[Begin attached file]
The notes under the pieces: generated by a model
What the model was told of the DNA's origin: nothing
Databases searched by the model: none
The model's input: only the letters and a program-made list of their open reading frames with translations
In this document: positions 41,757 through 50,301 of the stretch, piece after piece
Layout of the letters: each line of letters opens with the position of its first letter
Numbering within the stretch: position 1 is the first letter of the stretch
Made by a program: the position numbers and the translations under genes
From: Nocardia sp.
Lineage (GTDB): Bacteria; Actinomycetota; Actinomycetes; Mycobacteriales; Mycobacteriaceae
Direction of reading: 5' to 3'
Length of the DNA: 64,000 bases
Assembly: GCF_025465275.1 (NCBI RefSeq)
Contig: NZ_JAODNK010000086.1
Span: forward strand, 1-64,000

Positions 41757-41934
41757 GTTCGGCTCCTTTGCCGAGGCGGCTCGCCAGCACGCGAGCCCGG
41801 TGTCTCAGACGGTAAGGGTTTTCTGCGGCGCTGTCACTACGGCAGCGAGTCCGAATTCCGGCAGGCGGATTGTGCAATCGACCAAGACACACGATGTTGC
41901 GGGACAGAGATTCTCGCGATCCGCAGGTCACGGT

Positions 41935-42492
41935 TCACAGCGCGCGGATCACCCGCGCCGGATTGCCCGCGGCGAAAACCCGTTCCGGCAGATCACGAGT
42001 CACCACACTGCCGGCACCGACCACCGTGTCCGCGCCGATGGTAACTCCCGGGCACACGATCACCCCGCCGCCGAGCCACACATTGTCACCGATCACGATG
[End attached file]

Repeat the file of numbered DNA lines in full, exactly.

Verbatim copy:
The notes under the pieces: generated by a model
What the model was told of the DNA's origin: nothing
Databases searched by the model: none
The model's input: only the letters and a program-made list of their open reading frames with translations
In this document: positions 41,757 through 50,301 of the stretch, piece after piece
Layout of the letters: each line of letters opens with the position of its first letter
Numbering within the stretch: position 1 is the first letter of the stretch
Made by a program: the position numbers and the translations under genes
From: Nocardia sp.
Lineage (GTDB): Bacteria; Actinomycetota; Actinomycetes; Mycobacteriales; Mycobacteriaceae
Direction of reading: 5' to 3'
Length of the DNA: 64,000 bases
Assembly: GCF_025465275.1 (NCBI RefSeq)
Contig: NZ_JAODNK010000086.1
Span: forward strand, 1-64,000

Positions 41757-41934
41757 GTTCGGCTCCTTTGCCGAGGCGGCTCGCCAGCACGCGAGCCCGG
41801 TGTCTCAGACGGTAAGGGTTTTCTGCGGCGCTGTCACTACGGCAGCGAGTCCGAATTCCGGCAGGCGGATTGTGCAATCGACCAAGACACACGATGTTGC
41901 GGGACAGAGATTCTCGCGATCCGCAGGTCACGGT

Positions 41935-42492
41935 TCACAGCGCGCGGATCACCCGCGCCGGATTGCCCGCGGCGAAAACCCGTTCCGGCAGATCACGAGT
42001 CACCACACTGCCGGCACCGACCACCGTGTCCGCGCCGATGGTAACTCCCGGGCACACGATCACCCCGCCGCCGAGCCACACATTGTCACCGATCACGATG